You know those maps you get in school geography textbooks, the ones that show you all the Earth’s different environments at once? Mountains, lakes, rainforests, deserts, fields, rivers, prairie, glaciers, oceans, etc., all conveniently but implausibly connected in one neat diagram. Driving round New Zealand feels like driving through one of those maps.
The Southern Lakes region in the centre of the South Island is one of the most popular areas of the country for international tourists. Queenstown is infamous for its extreme sports and much, much too busy to be a proper part of New Zealand, but it does have excellent burgers (including the world-famous-in-New Zealand Fergburger) and is idylically sandwiched between mountains and lakes. Slightly further north, Wanaka is very much like Queenstown’s younger sibling, smaller, cuter and eager to please, and not yet obsessed with trying to be cool and perpetually drunk.
Wanaka also provides us with a super-cheap and awesome cabin (luxury is having so many beds that you can start using them as shelves) to save us from camping while we recover from falling out of a plane. (Seriously, as a tip, if there’s more than one of you, you have a car and you’re prone to the occasional anti-social tendencies, stay in a holiday park. Cheaper, quieter and generally way better than a hostel.)
Shortly after that whole plane thing, we head west from the Southern Lakes, along the Haast Pass and towards the ominously-named but ultimately underwhelming Gates of Haast. Conjuring images of a towering and iron-wrought Nordic legend, the gates turn out to be a simple bridge, but one that finally connected the west coast to the rest of the island after a long period of separation. The Haast Pass squiggles steeply down from the centre of the island to the coastal village of Haast. Scenic waterfalls and pools lie along the way, and we twice plan to stop and camp, before being driven out of each campsite by hoards of marauding sandflies.
The West Coast is remote, even by Kiwi standards. Bounded – practically gerrymandered – by the Southern Alps, this long, thin region is dense with jungle and sparse with almost everything else. The centre of the island is stitched from yellow and lime green fields, but all that vanishes as you reach the Tasman Sea. Now the single highway takes you through thick, humid rainforest, hunched beneath ragged turrets of snow. Here the colours are dark and moody: cobalt lakes, viridian leaves, steel clouds that unfurl from the mountains as fog. Signs warn you of the impending desolation: Last petrol for 120kms; Nearest bin in Fox Glacier (at the time of the sign, this was 70 kms away).
Did I say glacier? Hell yeah; this is Glacier Country! As if the mountains, rainforest and sea weren’t enough, the West Coast also boasts New Zealand’s two celebrity glaciers, icy behemoths cutting through the jungle and creating possibly the most fascinating and most dangerous environment in the country. (Oh, the West Coast also runs along the Alpine Fault.)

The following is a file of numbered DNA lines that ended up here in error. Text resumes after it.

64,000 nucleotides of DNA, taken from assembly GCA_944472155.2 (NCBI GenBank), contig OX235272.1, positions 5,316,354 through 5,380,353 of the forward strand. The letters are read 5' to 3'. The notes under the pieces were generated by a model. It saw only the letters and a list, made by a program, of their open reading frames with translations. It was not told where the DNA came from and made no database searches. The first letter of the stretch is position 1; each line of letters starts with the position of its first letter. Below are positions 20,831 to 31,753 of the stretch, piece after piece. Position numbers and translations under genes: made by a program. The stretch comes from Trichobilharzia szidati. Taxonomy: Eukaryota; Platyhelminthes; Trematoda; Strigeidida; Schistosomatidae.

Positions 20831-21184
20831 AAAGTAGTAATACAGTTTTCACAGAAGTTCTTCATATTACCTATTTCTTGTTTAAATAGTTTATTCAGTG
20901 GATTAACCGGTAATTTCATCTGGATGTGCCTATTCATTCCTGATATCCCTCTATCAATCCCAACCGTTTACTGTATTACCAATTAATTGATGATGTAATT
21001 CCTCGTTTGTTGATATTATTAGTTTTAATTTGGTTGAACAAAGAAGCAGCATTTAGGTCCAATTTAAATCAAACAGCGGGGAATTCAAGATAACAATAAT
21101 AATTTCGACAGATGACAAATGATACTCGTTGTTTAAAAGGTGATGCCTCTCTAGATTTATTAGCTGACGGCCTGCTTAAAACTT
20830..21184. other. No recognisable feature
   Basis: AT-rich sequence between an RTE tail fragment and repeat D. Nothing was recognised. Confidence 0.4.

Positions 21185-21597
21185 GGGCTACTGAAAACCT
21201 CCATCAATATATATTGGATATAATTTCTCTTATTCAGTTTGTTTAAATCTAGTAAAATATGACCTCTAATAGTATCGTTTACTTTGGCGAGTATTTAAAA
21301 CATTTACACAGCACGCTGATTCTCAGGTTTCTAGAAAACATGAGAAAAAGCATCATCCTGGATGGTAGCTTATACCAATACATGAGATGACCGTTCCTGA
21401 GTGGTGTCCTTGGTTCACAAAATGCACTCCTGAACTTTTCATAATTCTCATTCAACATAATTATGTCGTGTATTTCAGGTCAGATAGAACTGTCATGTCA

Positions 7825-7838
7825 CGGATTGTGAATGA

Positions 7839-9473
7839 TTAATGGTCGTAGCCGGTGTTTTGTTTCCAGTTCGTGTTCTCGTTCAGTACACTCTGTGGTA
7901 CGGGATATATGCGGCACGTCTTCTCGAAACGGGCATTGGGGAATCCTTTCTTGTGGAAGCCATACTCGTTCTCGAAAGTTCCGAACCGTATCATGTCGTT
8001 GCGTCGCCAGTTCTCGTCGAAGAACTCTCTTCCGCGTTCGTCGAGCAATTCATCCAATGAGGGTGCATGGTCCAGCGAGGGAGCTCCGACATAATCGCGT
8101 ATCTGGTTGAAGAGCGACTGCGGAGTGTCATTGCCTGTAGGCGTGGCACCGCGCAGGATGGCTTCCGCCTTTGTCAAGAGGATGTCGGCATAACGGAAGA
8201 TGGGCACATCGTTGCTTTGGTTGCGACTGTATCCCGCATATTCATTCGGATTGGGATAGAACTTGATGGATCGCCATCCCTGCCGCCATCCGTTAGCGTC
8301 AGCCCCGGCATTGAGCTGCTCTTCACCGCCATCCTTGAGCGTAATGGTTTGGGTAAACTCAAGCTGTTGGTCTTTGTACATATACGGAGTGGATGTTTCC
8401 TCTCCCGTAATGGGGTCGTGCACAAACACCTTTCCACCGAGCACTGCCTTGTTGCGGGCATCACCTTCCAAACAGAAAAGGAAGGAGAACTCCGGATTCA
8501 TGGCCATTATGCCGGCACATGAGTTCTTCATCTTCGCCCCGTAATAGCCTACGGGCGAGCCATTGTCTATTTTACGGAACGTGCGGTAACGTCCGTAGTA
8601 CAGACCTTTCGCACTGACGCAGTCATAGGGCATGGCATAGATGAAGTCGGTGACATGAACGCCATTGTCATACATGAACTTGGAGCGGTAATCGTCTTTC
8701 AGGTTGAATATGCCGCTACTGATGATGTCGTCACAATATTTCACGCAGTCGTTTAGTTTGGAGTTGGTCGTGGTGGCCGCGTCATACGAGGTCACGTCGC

Franz Josef Glacier and Fox Glacier are a huge draw for tourists (without them, no-one outside of New Zealand would even be aware the South Island had a West Coast) and they’re such a remarkable experience that they get their own blog entry (NEXT TIME ON FOF’S OFF…). But actually there’s plenty of other attractions along the coast, not least the cool little town of Hokitika, such a cool little town that their website is www.coollittletown.com (no, really).
With its free glowworm grotto, its awesome driftwood-art beach, its authentically-newspaper-wrapped chips and allegedly one of the best sunsets in the country (if only it would stop raining), Hokitika is a charming place to rest for a few days. Also, thanks to a recommendation from my friend John (thanks John!), I’ve started reading The Luminaries, 2013 winner of the Man Booker prize, both written and set in Hokitika. It’s a long-enough book to read already, but my progress is further slowed by stopping every three paragraphs to exclaim Hey I know where that is!
Really the only downside to the Hokitika experience is that it rains so much that the tent floods. At first, we start zoning areas off (okay, we’ve lost that corner, call it The Lagoon and keep the sleeping bags away) but then Molly has to put a towel on top of her just to intercept the water dripping through the roof and it becomes tiresome using a mug to drain the multiple congealing pools as if we’re trying to stop the tent sinking. Molly abandons ship for the safety of the car and I spend the rest of the night floating around the canvas floor on my groundmat/raft and squashing mosquitoes into the side of the tent, until so much wet blood is splattered across the walls that it feels like I’m trying to sleep in a serial killer’s budget dungeon.
Okay, in retrospect, it was hilarious. Although I’m typing this the next day from a cabin that we totally didn’t intend to stay in.
Not this bit though. I’m typing this bit three days later from Christchurch as my attempts to parse my blog into sensible chapters disintegrate before my eyes. Arthur’s Pass, which was going to be part of the next entry, is now being shoehorned in here. SEAMLESSLY. No, I’ve changed my mind again. It’s going somewhere else. Hey, I’m a maths teacher. Don’t you know you should always show your working?
Snapshots of NZ